German maritime patrol craft reach 5,000 flying hours milestone for operation Atalanta

The German Navy has been flying their Maritime Patrol and Reconnaissance Aircraft (MPRA) with EUNAVFOR’s Op Atalanta for the past seven years, and last week the MPRA Detachment reached an impressive 5,000 flying hours off the coast of Somalia.

The German aircrews fly missions several times a week, usually along the Somali coastline and they take pictures and videos of vessels or beach areas that could potentially be linked to piracy.

The images are then forwarded to the Force Commander on board the Op Atalanta flagship, FGS Bayern. The images enable the Force Commander to have a bird’s eye view of the area of operations, which in turn, helps him to assess where to place Atalanta warships in order to deter acts of piracy against seafarers.

“It takes ten mechanics three hours to prepare the aircraft for each patrol and on completion of a patrol, the crews then spend another three hours doing post-flight checks”, said the Engineering Officer responsible for the P-3’s maintenance.

Lieutenant Commander Kai Hansen, the Commanding Officer of the German MPRA detachment, welcomed the crew back to Djibouti after their nine-hour flight. “5,000 hours in the air can only be achieved with a strong team. The cooperation between crew, technicians and support staff is excellent and means we can continuously contribute to the success of the operation.”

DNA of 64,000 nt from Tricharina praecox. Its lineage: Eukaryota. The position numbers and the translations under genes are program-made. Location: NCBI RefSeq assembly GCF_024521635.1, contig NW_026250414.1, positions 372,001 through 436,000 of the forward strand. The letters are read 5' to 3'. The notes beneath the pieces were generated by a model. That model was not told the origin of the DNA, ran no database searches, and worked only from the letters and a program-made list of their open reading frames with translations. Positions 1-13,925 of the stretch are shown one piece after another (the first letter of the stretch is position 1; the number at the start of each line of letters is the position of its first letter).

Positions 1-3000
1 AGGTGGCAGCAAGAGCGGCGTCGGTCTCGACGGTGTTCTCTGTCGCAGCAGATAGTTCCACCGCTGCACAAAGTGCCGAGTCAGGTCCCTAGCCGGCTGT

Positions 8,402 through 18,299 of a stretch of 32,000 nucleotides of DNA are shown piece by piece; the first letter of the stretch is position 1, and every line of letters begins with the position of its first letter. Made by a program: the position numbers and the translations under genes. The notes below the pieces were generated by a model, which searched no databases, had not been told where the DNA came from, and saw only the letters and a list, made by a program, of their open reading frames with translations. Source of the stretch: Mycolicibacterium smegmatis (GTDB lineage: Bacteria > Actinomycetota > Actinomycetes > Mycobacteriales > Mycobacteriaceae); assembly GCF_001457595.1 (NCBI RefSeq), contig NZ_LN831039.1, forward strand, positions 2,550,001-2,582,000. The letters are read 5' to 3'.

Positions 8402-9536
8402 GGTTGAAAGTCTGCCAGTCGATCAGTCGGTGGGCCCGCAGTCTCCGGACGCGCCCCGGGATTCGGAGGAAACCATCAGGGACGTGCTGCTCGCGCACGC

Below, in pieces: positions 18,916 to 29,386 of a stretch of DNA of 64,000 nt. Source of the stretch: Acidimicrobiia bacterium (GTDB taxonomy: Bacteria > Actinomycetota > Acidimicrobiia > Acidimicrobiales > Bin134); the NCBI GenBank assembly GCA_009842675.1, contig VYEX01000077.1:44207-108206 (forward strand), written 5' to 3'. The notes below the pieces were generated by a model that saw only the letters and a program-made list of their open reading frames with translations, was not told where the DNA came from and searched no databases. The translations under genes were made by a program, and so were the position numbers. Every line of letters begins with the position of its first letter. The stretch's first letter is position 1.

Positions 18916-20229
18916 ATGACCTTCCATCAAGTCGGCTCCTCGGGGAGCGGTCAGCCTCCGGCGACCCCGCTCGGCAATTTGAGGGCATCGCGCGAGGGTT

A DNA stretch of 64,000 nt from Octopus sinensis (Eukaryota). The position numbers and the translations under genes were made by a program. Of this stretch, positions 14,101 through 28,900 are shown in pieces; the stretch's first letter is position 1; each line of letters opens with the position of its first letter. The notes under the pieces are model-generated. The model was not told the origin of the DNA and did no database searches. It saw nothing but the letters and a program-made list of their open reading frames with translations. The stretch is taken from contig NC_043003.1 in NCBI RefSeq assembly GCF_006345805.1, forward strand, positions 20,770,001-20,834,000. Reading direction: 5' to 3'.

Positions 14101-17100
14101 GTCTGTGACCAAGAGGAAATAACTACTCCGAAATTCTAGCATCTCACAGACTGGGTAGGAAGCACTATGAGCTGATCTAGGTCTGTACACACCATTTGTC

MPRA personnel started their latest Op Atalanta stint on March 10.

Share this article

Follow Naval Today


<< Sep 2019 >>
26 27 28 29 30 31 1
2 3 4 5 6 7 8
9 10 11 12 13 14 15
16 17 18 19 20 21 22
23 24 25 26 27 28 29
30 1 2 3 4 5 6

Defence Safety Conference 2019

The Defence Safety Conference returns to London this October as the only event solely dedicated to enhancing safety across all aspects of defence.

read more >


As the only comprehensive international exhibition of its kind in the Indo-Asia-Pacific region, PACIFIC 2019…

read more >

Maritime Information Warfare 2019

SMi’s Maritime Information Warfare conference is returning to London…

read more >